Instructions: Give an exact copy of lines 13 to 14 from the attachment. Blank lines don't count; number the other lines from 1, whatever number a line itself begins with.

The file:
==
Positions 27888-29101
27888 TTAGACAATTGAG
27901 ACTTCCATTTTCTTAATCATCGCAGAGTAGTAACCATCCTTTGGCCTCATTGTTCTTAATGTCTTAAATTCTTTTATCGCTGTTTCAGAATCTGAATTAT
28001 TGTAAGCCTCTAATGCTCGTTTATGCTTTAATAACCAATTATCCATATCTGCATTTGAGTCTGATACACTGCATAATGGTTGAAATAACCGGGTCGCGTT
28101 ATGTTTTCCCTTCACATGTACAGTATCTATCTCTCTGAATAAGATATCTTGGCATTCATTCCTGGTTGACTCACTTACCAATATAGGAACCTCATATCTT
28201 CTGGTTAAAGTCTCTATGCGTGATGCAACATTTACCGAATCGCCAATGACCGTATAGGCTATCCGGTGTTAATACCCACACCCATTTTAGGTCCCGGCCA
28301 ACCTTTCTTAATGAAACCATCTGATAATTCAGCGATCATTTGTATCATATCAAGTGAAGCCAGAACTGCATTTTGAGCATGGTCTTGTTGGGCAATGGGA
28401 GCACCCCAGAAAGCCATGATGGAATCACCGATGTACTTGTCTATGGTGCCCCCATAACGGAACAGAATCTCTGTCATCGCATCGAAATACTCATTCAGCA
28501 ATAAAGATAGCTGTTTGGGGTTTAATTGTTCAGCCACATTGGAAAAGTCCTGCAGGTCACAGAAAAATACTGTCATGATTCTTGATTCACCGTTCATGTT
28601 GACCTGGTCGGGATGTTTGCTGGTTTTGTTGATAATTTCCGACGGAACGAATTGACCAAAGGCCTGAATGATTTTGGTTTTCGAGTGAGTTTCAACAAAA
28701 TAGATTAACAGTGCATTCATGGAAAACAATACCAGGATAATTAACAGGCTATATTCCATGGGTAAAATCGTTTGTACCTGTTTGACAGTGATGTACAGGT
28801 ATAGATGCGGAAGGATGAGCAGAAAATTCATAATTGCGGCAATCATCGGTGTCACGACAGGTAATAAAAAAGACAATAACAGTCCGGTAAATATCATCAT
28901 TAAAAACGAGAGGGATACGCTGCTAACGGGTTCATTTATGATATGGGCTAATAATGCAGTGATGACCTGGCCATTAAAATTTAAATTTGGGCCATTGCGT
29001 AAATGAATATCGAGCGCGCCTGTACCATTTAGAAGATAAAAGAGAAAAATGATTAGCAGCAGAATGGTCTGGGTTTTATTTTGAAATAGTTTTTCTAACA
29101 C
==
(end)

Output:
28901 TAAAAACGAGAGGGATACGCTGCTAACGGGTTCATTTATGATATGGGCTAATAATGCAGTGATGACCTGGCCATTAAAATTTAAATTTGGGCCATTGCGT
29001 AAATGAATATCGAGCGCGCCTGTACCATTTAGAAGATAAAAGAGAAAAATGATTAGCAGCAGAATGGTCTGGGTTTTATTTTGAAATAGTTTTTCTAACA